Verdict: 3.5 / 5
In Atom Man Vs. Superman, Lex Luthor’s latest scheme has been foiled by Superman, and he’s been taken to jail. But when a crime wave hits Metropolis, spearheaded by teleporting mobsters, it seems like there’s a new evil mastermind in town: the mysterious Atom-Man!
With the police overwhelmed and the Daily Planet’s finest reporters in constant jeopardy, even Superman has his hands full. When Luthor cuts a deal with the government that sees him released from prison, it’s revealed that there’s a connection between the two villains. Can Superman save the day once more?
Of course, he can. In a serial like this, the outcome is never in doubt.
Unfortunately, this one came at the tail-end of the genre, so there’s little creativity on display and the cliffhangers fail to generate much excitement. The story itself, initially promising, falls apart so quickly that you’ll wonder if they made it up as they went along after a certain point. Luthor’s perfect scheme to teleport Superman into “the empty doom” devolves into wasting time mucking about with synthetic kryptonite, heat rays, fake news, becoming a legitimate businessman and creating flying saucers.
Which is kind of silly, when his grand plan is nothing more than wanting his henchmen to rob jewellery stores.
As for the not-so-special effects, the most common is the sight of Superman (Kirk Alyn) leaping up into the air, only to be replaced with an animated version of the Man of Steel for the flying shots. Sure, there’s the occasional close-up of Kirk as he holds his arms out unconvincingly, but that animated version does all the flying. The transitions are smooth, but it’s so obviously a cartoon being used that it instantly ruins the excitement every time.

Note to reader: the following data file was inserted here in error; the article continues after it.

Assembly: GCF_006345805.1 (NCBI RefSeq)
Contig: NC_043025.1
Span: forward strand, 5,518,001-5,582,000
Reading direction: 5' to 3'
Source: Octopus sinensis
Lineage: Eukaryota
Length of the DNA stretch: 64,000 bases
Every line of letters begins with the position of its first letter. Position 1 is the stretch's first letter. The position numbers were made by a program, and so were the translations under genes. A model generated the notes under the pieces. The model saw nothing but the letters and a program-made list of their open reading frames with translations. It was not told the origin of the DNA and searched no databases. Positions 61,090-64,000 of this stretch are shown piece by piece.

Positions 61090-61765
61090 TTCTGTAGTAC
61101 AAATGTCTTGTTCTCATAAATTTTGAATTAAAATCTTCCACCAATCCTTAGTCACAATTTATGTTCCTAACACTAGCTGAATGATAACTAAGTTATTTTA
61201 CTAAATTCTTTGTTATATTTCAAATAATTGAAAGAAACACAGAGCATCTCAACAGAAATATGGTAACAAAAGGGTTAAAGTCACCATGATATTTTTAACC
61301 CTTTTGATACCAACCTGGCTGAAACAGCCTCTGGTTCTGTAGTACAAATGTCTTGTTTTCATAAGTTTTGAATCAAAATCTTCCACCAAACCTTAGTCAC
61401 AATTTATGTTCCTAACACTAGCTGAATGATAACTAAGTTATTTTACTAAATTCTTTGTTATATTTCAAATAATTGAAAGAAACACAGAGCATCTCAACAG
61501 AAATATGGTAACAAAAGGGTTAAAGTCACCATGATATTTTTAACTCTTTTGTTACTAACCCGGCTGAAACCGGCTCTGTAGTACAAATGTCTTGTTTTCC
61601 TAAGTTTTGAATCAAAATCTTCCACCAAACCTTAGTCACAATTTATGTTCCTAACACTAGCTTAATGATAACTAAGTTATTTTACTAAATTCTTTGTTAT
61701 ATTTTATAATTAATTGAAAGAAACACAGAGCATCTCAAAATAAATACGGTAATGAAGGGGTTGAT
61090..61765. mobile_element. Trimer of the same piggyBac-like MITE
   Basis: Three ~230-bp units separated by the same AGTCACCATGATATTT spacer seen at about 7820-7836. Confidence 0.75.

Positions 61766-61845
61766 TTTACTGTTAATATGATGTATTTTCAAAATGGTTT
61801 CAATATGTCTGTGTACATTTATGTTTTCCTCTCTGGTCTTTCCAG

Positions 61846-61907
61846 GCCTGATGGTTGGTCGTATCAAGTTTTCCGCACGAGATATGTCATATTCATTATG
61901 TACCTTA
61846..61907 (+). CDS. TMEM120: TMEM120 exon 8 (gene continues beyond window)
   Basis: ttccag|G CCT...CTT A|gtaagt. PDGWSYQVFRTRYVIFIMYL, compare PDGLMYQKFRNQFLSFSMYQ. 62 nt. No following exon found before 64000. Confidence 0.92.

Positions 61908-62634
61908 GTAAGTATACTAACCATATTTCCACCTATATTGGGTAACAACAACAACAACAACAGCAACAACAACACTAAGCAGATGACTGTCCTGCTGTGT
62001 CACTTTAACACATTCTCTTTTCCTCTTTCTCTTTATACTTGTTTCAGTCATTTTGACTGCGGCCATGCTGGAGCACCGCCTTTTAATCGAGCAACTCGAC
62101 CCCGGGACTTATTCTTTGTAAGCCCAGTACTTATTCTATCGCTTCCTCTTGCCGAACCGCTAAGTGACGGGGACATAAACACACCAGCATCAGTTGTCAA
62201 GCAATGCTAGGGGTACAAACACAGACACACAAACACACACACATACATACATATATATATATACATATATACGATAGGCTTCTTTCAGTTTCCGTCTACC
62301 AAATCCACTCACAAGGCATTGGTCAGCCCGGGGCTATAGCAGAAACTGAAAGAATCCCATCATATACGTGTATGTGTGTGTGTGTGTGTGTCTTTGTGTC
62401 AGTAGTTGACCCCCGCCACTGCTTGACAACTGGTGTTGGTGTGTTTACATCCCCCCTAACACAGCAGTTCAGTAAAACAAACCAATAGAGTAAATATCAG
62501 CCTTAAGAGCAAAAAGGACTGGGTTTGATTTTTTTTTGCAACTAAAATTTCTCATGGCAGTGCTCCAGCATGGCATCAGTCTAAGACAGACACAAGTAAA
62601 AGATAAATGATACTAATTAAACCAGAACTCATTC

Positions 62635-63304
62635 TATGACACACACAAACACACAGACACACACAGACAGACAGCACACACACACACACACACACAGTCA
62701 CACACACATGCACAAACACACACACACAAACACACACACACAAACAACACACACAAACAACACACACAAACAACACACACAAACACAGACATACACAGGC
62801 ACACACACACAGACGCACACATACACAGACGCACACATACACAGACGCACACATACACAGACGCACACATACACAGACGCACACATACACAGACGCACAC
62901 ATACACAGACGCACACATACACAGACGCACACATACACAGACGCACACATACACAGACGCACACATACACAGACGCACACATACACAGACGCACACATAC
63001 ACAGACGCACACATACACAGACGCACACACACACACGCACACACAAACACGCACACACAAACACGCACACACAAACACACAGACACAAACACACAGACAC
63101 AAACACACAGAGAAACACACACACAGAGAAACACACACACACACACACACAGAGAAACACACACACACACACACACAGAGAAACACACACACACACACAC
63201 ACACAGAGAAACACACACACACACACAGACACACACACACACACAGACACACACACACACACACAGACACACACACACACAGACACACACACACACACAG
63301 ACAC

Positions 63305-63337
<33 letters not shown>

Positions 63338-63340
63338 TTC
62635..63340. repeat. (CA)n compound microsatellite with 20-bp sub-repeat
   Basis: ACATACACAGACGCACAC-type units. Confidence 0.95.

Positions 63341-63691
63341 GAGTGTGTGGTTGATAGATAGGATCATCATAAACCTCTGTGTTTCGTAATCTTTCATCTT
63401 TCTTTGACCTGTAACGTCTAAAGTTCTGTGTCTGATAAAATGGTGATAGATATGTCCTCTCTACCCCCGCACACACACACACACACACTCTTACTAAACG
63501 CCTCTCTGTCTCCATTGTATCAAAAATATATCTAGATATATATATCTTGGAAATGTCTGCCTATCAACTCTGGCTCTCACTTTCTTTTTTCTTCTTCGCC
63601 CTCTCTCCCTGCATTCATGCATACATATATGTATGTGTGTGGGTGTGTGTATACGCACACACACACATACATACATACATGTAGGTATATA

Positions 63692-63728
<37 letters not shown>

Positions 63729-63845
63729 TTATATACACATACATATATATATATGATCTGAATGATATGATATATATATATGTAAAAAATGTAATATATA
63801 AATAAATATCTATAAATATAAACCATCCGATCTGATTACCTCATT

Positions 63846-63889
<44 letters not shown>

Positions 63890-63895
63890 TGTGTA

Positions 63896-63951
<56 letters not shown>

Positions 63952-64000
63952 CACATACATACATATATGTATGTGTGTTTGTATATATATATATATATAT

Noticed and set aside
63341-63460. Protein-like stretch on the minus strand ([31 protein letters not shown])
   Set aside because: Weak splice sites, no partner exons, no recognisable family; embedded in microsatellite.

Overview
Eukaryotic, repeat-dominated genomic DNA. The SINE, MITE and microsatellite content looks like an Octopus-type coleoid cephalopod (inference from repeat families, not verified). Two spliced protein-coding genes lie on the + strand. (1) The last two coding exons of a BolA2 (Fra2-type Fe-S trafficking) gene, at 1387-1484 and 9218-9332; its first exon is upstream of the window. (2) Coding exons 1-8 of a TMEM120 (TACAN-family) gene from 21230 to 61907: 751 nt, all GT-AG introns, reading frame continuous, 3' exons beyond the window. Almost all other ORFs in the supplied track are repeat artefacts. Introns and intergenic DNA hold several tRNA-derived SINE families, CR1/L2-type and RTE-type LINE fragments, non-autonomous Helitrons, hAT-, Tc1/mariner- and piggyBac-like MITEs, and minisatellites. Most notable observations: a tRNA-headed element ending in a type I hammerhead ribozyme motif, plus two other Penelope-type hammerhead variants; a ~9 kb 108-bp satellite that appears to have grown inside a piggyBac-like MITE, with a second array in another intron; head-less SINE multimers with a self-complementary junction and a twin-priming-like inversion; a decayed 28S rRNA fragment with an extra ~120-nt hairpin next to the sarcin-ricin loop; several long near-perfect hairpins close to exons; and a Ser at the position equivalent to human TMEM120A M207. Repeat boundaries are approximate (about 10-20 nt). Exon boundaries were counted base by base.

Fans of the Batman serials will instantly recognise the musical score, cave sets, interior locations and even the machinery on display. There are also some shockingly bad moments like Superman inflating a life raft to save a family from drowning (he couldn’t just fly out to get them?) and Perry White being so inept he repeatedly can’t switch on a radio which is right next to him, instead asking Jimmy Olsen for help. As for the disco-ball bobble head of the Atom-Man, the less said the better.
So is there anything here which redeems this?
Sure. After all, it’s Superman, and that makes it kind of cool regardless. It’s a classic, and even if the story is bad it’s still entertaining. Atom Man vs. Superman may not be as good as the Batman serials, and certainly isn’t as brilliant as the Captain Marvel one, but it’s a piece of pop culture history nonetheless. Also, it’s the first on-screen live action appearance of Lex Luthor. And what a Luthor he is!
Picture this: Luthor, disgusted that a pair of his henchmen have failed him, asks for one of them to volunteer to be executed as punishment. Obviously, neither man wants to die, but one grudgingly steps forward to be killed. Instead, Luthor kills the other, claiming that he needs men of courage on his side and that only one of the pair displayed that quality. That sort of cold, calculating logic is what fans want from Luthor and here it’s on display.
Atom Man vs. Superman may not be the best serial out there, but at times it gets things right. And for the record, the missing ingredient in synthetic kryptonite isn’t tar. Only a moron would think it is.